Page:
Four Characteristics of a Good Requirement

Posted by Brad Egeland

The quality of your requirements can make or break your project.  Good requirements give you control over your project development and prevent rework. Less rework means your project has a much better chance at on time and on budget delivery.  All that adds up to project success and high customer satisfaction.

What makes a requirement a good requirement?  Good requirements generally meet four basic criteria:

  • Good requirements meet a specific need
  • Good requirements are verifiable
  • Good requirements are attainable
  • Good requirements are clear

Let’s look at each of these in more detail…

Meeting a specific need

A requirement is a basically a statement of something someone needs.  The something is a product or solution that performs a service or function.  The someone may be a company, a user, a customer, support, testers, or another product.

For example, a company needs a manufacturing machine that stamps out widgets, or they need a certain plastic to feed a manufacturing machine that they already have.  A bank must process debit card transactions.  Alternatively, a requirement is a statement of a characteristic of something someone needs.  Proceeding with these examples then, a machine must stamp out 60 widgets an hour.  The raw material must be formed in sheets, or it must be red in color.  A bank must process at least 1,200 debit card transactions in one hour.

Generally, you must distinguish between needs and wants.  Even if it is verifiable, attainable and well-stated, a requirement that is not necessary is not a good requirement.  The definition of need will depend on the context or circumstances.  For instance, if you are spending taxpayers’ or shareholders’ money, need will be narrowly defined.  For commercial products, a consumer want is a need for your product when it tips the consumer’s buy decision in your product’s favor.

Be verifiable

A requirement must state something that can be verified by inspection, analysis, test, or demonstration.  As you review a requirement, think about how you will prove that the product meets it.  Determine the specific criteria for product acceptance, which will ensure verifiable requirements.

Be attainable

The requirement must be attainable.  It must be within the budget and schedule and be technically feasible.  Don’t write requirements for things that cannot be built or that are not reasonably within the project budget.  If you do, it’s a waste of time and effort.

Many feasibility questions will not necessarily be clear-cut.  You may not have the expertise to judge whether a requirement is technically feasible.  If that is the case, make sure you include members of the development team in the review process to foresee technical problems.  Your team may need to conduct research to determine a requirement’s feasibility before it is added to the product baseline.  If this research still leaves you uncertain about the feasibility of what you want, consider stating the need as a goal rather than as a requirement.  If you can’t back off to a less demanding but obviously feasible requirement, you will  have to identify the requirement as a risk and monitor it with other risks and issues throughout the project.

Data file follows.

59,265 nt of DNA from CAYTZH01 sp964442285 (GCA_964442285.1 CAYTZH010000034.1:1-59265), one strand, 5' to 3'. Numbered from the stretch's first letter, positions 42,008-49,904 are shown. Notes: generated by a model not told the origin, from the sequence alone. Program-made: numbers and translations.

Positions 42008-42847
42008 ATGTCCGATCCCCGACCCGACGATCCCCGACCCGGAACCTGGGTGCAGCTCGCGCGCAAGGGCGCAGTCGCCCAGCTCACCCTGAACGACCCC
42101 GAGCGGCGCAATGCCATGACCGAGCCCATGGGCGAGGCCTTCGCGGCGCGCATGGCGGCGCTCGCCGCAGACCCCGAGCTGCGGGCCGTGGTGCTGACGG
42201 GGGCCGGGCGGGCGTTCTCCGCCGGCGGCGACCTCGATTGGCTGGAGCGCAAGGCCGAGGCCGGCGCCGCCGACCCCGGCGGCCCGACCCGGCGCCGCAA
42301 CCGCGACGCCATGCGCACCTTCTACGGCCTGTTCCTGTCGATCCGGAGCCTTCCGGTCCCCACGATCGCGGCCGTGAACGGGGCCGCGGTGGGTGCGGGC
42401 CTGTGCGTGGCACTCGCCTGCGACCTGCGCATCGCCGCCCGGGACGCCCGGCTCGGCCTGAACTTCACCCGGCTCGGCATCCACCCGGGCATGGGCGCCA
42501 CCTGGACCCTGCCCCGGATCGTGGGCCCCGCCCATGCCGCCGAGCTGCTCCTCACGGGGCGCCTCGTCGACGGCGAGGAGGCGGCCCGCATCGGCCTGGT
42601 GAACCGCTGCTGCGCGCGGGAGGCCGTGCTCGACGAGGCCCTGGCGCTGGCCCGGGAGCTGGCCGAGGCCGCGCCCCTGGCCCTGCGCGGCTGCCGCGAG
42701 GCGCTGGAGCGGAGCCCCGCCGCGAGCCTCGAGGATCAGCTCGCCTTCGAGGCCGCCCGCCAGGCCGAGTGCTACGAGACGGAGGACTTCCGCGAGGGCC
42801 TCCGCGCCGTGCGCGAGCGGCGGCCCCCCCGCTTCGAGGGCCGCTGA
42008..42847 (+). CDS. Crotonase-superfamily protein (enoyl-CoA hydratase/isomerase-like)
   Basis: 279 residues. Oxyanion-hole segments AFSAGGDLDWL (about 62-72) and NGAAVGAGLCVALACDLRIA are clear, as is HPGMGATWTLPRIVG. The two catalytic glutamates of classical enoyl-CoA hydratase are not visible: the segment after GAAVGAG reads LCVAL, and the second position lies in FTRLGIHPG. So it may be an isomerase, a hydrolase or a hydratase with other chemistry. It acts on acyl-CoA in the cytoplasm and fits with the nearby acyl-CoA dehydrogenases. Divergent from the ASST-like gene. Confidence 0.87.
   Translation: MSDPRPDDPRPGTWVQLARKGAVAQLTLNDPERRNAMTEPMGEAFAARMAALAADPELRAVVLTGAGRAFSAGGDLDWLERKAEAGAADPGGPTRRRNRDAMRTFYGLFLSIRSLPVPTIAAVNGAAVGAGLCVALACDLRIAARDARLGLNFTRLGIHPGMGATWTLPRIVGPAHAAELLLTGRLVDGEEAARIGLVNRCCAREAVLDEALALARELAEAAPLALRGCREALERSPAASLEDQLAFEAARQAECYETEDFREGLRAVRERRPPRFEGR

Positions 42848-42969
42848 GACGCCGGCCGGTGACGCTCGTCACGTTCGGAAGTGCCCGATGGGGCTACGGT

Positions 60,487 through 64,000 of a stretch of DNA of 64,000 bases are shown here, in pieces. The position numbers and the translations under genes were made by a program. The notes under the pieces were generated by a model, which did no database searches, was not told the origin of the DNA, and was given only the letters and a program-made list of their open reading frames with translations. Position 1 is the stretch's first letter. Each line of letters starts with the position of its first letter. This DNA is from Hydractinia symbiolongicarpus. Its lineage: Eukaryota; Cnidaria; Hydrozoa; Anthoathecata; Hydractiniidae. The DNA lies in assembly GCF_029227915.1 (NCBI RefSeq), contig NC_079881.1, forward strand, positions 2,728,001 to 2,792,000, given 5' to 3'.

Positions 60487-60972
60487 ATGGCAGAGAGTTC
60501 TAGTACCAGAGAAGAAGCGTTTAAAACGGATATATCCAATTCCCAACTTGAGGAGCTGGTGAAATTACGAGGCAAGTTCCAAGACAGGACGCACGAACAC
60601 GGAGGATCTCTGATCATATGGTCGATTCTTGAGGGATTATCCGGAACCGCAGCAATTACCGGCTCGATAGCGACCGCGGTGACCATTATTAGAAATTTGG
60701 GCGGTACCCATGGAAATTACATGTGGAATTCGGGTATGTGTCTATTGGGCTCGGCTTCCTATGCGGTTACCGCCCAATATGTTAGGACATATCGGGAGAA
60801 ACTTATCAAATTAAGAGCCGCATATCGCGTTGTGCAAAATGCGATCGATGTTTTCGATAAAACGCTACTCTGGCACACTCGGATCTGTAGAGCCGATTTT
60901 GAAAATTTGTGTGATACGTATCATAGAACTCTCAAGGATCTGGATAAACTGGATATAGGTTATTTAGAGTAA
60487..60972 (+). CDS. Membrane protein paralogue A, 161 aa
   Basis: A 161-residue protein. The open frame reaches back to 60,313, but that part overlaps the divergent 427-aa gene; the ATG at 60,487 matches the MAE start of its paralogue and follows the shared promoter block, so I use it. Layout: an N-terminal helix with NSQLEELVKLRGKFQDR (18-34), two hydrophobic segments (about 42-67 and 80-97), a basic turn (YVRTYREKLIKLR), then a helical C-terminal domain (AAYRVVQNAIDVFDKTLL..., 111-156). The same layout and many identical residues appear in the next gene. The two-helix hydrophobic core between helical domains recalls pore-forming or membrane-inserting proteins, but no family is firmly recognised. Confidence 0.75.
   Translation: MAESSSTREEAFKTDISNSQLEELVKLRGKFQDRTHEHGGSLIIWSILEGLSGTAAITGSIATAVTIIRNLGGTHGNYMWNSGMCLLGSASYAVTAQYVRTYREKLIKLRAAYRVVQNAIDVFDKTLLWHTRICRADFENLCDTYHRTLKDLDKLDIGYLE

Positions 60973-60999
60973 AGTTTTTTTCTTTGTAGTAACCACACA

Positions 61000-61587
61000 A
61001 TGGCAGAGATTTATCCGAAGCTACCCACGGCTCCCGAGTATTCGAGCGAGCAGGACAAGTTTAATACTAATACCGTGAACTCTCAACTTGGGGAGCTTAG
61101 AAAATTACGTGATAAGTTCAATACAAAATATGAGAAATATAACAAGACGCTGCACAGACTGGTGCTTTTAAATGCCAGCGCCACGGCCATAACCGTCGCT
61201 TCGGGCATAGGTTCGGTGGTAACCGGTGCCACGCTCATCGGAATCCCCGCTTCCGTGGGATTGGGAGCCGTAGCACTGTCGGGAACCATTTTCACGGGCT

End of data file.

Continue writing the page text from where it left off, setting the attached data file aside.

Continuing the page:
Be clear

A good requirement cannot be misunderstood.  It expresses a single thought.  It is concise and simple. The more straightforward and plainly worded, the better.  Use short, simple sentences with consistent terminology for requirements.  If possible, decide on specific names for your solution or product and deliverables and refer to them by name alone in your requirements.  Use consistent language.  As you define subsystems, name them also and refer to them only by those names.  Use acronyms if you have to in order to keep them short.  The less complex and more consistent everything is from requirement to requirement, the better.  Too many words and too many references breed inconsistency and confusion.

State your requirements positively whenever possible.  It is easier to develop and test a product that does something specific than one that does not do something specific.  It is extremely difficult, if not impossible, to test that something does not happen.  This type of testing is expensive, time consuming and can break a project’s budget.

Finally, make your requirements grammatically correct.  Good grammar is essential for understanding.  Good sentence structure ensures that the implementer and tester understand what thing should do what task.  It makes lines of responsibility obvious.

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